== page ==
Saturday, December 06, 2014

Blessing at communion

I would like to add another practical suggestion. In many countries it has become customary for persons who are not able to receive communion (for example, the members of other confessions) to approach the altar with their hands folded over their chests, making it clear that they are not receiving the sacrament but are asking for a blessing, which is given to them as a sign of the love of Christ and of the Church. This form could certainly be chosen also by persons who are living in a second marriage and therefore are not admitted to the Lord’s table. The fact that this would make possible an intense spiritual communion with the Lord, with his whole Body, with the Church, could be a spiritual experience that would strengthen and help them.
From Sandro Magister. HT Jimmy Aikins

Tuesday, December 02, 2014

Medieval history and the saints

One of the best books of medieval history I've ever seen is C. Warren Hollister's Medieval Europe: A Short History He strikes a healthy balance between political, cultural, and religious history.  He is very fair in his treatment of the Church. He neither glorifies her or vilifies her.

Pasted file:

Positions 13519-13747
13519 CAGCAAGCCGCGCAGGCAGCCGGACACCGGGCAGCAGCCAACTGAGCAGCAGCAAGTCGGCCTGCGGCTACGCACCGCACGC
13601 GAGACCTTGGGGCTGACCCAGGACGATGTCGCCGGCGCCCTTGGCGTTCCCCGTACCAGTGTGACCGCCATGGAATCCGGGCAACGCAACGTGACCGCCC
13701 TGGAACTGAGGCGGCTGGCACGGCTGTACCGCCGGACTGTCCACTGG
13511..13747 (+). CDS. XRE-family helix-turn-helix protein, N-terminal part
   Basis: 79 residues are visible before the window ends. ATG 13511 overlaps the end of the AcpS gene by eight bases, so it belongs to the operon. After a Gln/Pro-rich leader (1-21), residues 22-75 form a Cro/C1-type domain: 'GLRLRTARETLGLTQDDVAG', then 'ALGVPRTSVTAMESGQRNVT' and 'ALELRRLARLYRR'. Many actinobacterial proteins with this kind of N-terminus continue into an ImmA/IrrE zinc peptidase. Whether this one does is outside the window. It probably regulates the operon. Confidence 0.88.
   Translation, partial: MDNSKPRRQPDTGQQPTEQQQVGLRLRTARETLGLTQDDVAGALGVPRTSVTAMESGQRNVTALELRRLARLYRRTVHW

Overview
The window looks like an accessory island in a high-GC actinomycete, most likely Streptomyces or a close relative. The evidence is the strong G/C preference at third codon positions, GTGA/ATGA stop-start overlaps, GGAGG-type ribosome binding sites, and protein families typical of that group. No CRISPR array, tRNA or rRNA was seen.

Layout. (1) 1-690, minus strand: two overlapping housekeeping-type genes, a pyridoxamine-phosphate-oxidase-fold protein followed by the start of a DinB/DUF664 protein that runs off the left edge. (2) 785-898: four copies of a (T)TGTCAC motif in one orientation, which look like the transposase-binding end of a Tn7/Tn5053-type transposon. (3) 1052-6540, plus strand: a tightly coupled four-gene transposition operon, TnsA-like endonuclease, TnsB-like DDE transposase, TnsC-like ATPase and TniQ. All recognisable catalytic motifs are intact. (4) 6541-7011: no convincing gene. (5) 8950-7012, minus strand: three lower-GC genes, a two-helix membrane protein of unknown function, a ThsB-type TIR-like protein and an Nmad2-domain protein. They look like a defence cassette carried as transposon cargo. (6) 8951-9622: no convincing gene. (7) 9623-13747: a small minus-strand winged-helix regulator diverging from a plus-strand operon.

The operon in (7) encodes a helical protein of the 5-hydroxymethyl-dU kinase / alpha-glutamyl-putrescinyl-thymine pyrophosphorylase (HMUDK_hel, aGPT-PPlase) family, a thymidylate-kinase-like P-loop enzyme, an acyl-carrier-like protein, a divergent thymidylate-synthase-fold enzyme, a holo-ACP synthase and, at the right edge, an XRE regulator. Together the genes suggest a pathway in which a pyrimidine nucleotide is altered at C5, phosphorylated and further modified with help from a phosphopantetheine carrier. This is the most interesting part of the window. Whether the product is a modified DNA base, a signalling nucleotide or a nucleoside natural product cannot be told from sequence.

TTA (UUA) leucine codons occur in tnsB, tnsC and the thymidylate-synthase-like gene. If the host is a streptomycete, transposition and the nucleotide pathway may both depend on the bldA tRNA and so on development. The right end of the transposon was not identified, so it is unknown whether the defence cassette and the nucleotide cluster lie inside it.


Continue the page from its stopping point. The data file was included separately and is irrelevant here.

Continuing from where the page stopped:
He is clearly sympathetic with the pious aspirations of the people, and is critical of the hierarchy when they let their political ambitions get in the way of their real duty as spiritual fathers and ministers of the Gospel of Jesus Christ. For instance, he praises the genuine religious fervor of the first few of 11th and 12th century reform popes, but is critical of the later ones, especially Innocent III, for putting too much emphasis on temporal, political goals, thereby alienating the people, who hunger for spiritual food, from the clergy.

He does not see piety as a negative trait, although he clearly distinguishes it from holiness. He is especially glowing in his treatment of St. Louis, and his pious mother, Blanche of Castile, emphasizing their earnestness and success at establishing a just, Christian realm.

It is very interesting to compare the Hollister's treatment of medieval saints to that of Hugh Ross Williamson in the wonderful book, The Young People's Book of Saints. There are no real contradictions, but the emphasis is different.  Hildebrand, for instance, is never called a saint by Hollister, although his zeal and high purpose is acknowledged. Williamson, on the other hand, clearly sees St. Gregory VII as the tragic hero-saint in the conflict with Henry.

I highly recommend both books.